the meaning of faith, in the passage referred to. It is believing; and this believing is counted for righteousness; not as a work, but as the prescribed means of interesting us in the righteousness of Christ. Thus it was common for Christ to say to diseased people, whom he had healed, 'thy faith hath saved thee.' Did he mean by this to make a Saviour of faith? No: faith did not cause, nor so much as co-operate in these cures, which were accomplished only by his own power: but it was the prescribed means by which they became interested in the exercise of that power. I use the term interest as I do that of justification, not for what we may have in the secret purpose of God, but for that part or portion which we have in spiritual blessings, according to the revealed will or promise of God in the scriptures. The healing efficacy proceeded from Christ, and not from faith; yet without faith they would not have been healed, and the same may be said of justification.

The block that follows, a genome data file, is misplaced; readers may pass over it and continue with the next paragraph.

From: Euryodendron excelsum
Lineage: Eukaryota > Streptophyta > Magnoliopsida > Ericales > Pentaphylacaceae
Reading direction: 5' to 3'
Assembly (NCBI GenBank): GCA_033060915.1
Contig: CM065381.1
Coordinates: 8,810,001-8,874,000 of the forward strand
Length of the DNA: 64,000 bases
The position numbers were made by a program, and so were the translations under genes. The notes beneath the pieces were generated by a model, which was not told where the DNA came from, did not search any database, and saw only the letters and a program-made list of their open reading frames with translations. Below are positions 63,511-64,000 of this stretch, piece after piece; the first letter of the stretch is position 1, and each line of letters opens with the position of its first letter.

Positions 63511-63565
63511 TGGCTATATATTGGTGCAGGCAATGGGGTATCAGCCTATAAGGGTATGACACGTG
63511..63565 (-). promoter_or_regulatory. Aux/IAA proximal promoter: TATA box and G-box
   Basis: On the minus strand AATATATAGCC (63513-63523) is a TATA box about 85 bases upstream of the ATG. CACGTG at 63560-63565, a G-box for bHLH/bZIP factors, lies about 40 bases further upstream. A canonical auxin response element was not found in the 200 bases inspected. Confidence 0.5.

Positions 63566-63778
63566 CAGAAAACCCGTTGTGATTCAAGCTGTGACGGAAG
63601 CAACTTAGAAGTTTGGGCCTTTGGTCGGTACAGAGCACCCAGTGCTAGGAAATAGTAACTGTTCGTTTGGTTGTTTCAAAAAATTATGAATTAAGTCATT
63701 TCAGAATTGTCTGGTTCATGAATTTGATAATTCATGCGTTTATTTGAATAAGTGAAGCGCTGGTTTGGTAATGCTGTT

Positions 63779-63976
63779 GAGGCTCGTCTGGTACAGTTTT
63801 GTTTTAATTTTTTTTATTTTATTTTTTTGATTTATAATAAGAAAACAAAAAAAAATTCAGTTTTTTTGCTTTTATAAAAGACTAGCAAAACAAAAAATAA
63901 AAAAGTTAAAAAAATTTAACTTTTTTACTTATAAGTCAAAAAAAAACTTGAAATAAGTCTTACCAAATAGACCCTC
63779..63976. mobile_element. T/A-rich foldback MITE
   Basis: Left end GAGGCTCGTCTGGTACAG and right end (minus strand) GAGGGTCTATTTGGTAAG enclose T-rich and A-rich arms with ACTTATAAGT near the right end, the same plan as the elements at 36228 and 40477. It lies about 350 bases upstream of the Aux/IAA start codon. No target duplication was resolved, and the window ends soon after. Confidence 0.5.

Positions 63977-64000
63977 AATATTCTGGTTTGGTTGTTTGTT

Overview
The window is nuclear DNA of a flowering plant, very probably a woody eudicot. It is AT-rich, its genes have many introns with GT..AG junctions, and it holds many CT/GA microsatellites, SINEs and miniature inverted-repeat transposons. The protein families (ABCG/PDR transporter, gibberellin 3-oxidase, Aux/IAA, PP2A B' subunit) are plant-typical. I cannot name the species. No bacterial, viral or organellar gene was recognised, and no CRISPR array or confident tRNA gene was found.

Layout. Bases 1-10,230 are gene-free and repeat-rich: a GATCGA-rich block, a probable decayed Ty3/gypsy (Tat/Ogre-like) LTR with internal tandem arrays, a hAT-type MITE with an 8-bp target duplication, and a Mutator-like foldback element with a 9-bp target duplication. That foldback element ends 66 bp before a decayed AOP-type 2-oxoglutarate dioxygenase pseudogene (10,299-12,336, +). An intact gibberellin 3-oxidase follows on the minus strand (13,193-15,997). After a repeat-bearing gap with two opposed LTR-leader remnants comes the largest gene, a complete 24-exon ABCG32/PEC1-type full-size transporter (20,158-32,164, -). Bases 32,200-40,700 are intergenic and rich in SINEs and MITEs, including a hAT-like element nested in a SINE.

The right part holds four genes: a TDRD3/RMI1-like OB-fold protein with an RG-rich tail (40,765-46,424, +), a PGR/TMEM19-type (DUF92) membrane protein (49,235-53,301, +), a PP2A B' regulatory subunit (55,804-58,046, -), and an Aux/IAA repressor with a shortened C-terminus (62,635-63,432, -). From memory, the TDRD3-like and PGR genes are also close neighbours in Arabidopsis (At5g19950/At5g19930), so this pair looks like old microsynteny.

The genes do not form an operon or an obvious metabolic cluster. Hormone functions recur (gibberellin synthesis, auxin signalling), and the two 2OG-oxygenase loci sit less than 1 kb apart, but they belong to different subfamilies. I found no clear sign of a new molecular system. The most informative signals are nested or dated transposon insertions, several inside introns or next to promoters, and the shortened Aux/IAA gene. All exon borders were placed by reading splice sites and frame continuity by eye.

ON THE NATURE OF IMPUTATION.
In Reply to Ignotus.
I CORDIALLY agree with your correspondent, on the necessary connection between the doctrine of Christ's divinity, and justification by the imputation of his righteousness. But the first of the two grounds on which he rests it, I would seriously entreat him to reconsider. He represents the imputation of righteousness as consisting in a "transfer of surplus virtue;" and as every creature, however exalted, owes its all to God, it can have none to spare for the use of others. But if this be the nature of imputation, how are we to understand it in the case of the first Adam? If instead of transgressing the divine
precept, he had faithfully obeyed it, there is every reason to conclude that his posterity, instead of being exposed to sin and death, as they now are, would have been confirmed in a state of holiness and happiness; that is, his obedience would have been imputed to them, as is now his disobedience. Yet in this case there would have been no "surplus" of obedience, or any thing done by our first parent beyond what was his duty to do. From hence, I conceive, it is clear that the imputation of righteousness consists not in the transfer of overplus of virtue; and that divinity is not necessarily, and in all cases, connected with it.